Roger Goodell doesn’t need Nickelodeon to engage young audiences when he has such a compelling story line, for all demographics. Seems everyone has a QB to root for in the Final Four, and seeing how Rodgers and Mahomes have mastered the art of throwing a touchdown pass and immediately starring in another State Farm ad, they will garner the most attention. They’re also most likely to advance to Super Bowl LV — LV should be marketed as Live or Love — because the Packers and Chiefs are playing at home as No. 1 seeds who were the only teams allowed rest via bye weeks. It isn’t a format the league should embrace beyond this year, because we’d see only top seeds winning titles, but it’s a byproduct of Pandemic Ball that works.

After all, Rodgers and Mahomes rule the sport and should face each other as the reigning playmakers of their respective age classes. But here’s what you need to know about their 12-year difference: Rodgers is trying to wipe it out and prove, like some sort of football Benjamin Button, that he’s still the coolest kid. You’d think a hardened veteran who has seen it all wouldn’t be fazed by 8,456 fans who, for the first time this season at the venerable Green Bay stadium, were allowed to socially distance and drink Wisconsin’s finest Saturday. Rodgers grew teary-eyed and said the Packers were inspired by the small but raucous crowd that brought back, well, a sense of normalcy.

“Just thinking about what we’ve been through got me emotional with the crowd out there today,” he said after the 32-18 victory. “Talk about just pure joy running out of that tunnel. It felt like 50,000 when we ran out of the tunnel, it really did. It was such a special moment. Forgot how much you truly, truly miss having a crowd there. It felt like 50,000, 60,000.”

The fans used signs and snow boots to bang on Lambeau’s steel foundation, not typically audible when 81,500 are in attendance. It created a home-field advantage that will continue Sunday in Rodgers’ first NFC title game in Green Bay, against Brady and the warm-weather Bucs, with an afternoon forecast of snow showers and highs in the mid-20s. “Hopefully, it’s a little colder,” said Rodgers, aware of the narrative at work. As the Packers were riding a robust running game and Rodgers’ quick strikes for 484 yards of offense against the Rams’ top-rated defense, did you see the game’s signature moment? Rodgers, looking 25, raced toward the end zone, pump-faked, deked Leonard Floyd out of his pants, then won the race to the pylon. He whipped the ball into the stands, then stared at the heavens and shouted something. This will sound Boomerish, probably, but Rodgers has been channeling the 2002 movie “Austin Powers In Goldmember” during end-zone celebrations as a tribute to Packers offensive coordinator Nathaniel Hackett, who likes the movie.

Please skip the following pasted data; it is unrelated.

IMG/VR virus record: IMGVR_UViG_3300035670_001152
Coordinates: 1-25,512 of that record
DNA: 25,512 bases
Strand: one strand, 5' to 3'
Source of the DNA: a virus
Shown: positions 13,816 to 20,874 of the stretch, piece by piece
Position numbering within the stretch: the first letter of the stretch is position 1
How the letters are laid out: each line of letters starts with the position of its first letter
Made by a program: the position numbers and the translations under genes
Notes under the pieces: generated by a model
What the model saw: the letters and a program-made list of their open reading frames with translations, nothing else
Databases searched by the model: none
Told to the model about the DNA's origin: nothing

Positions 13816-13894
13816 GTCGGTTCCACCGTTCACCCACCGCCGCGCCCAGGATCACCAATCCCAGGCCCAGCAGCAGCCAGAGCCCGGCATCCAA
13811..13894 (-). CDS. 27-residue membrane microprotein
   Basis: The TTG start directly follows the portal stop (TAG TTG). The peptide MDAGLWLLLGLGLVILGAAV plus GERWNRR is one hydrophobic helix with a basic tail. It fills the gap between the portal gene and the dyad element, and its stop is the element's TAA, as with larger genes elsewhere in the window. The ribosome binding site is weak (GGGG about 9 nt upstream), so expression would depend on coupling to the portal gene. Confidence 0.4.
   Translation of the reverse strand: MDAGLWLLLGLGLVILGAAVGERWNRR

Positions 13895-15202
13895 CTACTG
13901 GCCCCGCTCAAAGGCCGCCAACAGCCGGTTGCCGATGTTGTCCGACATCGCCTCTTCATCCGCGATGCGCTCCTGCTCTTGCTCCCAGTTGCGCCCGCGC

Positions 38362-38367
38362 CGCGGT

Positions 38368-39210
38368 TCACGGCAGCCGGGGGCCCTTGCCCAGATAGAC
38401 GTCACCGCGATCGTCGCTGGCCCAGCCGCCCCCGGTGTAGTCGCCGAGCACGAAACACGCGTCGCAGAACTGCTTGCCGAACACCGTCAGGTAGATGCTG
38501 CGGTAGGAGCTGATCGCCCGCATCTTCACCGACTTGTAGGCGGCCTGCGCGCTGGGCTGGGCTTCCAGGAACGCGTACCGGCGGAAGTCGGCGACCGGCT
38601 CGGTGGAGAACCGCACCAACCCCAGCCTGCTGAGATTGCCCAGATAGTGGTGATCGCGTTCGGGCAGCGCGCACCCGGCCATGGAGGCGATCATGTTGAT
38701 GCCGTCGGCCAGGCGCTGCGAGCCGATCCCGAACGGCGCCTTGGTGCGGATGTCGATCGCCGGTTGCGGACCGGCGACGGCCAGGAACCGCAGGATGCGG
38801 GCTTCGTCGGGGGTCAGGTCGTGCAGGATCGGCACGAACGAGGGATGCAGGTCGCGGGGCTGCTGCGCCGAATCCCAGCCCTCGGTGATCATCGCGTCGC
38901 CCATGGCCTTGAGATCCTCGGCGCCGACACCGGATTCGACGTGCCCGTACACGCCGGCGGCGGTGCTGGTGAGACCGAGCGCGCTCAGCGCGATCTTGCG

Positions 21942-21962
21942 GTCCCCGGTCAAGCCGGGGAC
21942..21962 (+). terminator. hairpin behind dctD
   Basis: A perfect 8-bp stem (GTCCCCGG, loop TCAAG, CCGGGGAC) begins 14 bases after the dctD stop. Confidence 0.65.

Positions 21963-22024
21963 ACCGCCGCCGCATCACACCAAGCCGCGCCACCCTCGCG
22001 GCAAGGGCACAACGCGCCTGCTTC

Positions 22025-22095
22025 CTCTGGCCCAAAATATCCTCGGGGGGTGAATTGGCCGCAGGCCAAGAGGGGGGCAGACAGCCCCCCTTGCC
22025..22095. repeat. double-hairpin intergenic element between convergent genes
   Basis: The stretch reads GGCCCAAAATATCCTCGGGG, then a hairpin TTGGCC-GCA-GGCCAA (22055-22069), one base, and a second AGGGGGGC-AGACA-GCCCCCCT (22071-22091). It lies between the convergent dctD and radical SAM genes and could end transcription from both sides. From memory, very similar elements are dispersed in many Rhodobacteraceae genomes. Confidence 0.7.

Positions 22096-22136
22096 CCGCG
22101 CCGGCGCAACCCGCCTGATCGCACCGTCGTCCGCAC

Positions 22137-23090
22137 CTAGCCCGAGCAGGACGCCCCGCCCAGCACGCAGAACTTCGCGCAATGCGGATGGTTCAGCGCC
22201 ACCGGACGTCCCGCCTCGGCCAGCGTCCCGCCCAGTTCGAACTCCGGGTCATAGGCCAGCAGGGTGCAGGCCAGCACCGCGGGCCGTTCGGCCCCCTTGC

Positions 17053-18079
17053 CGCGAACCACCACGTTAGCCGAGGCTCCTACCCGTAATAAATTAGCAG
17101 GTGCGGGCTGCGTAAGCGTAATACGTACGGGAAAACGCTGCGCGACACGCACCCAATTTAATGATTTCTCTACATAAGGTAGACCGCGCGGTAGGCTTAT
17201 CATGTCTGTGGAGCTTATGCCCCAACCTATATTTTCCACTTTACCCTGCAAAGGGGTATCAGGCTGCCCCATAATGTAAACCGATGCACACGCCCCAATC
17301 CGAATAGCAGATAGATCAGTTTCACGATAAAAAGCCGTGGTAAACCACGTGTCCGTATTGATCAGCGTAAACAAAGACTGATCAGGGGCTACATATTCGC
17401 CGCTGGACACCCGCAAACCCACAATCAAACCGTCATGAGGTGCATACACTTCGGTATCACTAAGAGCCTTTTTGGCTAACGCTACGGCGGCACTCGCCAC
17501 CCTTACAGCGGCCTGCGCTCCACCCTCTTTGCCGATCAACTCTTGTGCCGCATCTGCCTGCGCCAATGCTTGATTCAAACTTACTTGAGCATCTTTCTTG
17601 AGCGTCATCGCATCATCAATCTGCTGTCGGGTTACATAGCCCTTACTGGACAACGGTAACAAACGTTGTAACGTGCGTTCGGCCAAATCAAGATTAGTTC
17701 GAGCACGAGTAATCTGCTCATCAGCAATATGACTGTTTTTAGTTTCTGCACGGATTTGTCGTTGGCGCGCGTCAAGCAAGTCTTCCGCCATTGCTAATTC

“I love gold!” he shouts.

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The red zone, you see, has become known as the gold zone in the Packers’ locker room, befitting a team that leads the league in scoring efficiency inside the 20-yard line. “One of my New Year’s resolutions is definitely Mike Myers in a gold suit in Green Bay or Zoomed into Green Bay,” Rodgers said.

As for Mahomes, Rodgers is growing weary, in a half-joking sense, about constant references to his no-look passes and similar on-field magic. “Late in the game, I had — they wouldn’t show it because I play for the Packers — but I had a pretty sweet no-looker to Davante (Adams) in the last drive that kind of set up for a few plays,” he said on a recent radio appearance.

“I’m so thankful Patrick Mahomes brought that into the NFL,” said host Pat McAfee, oozing sarcasm.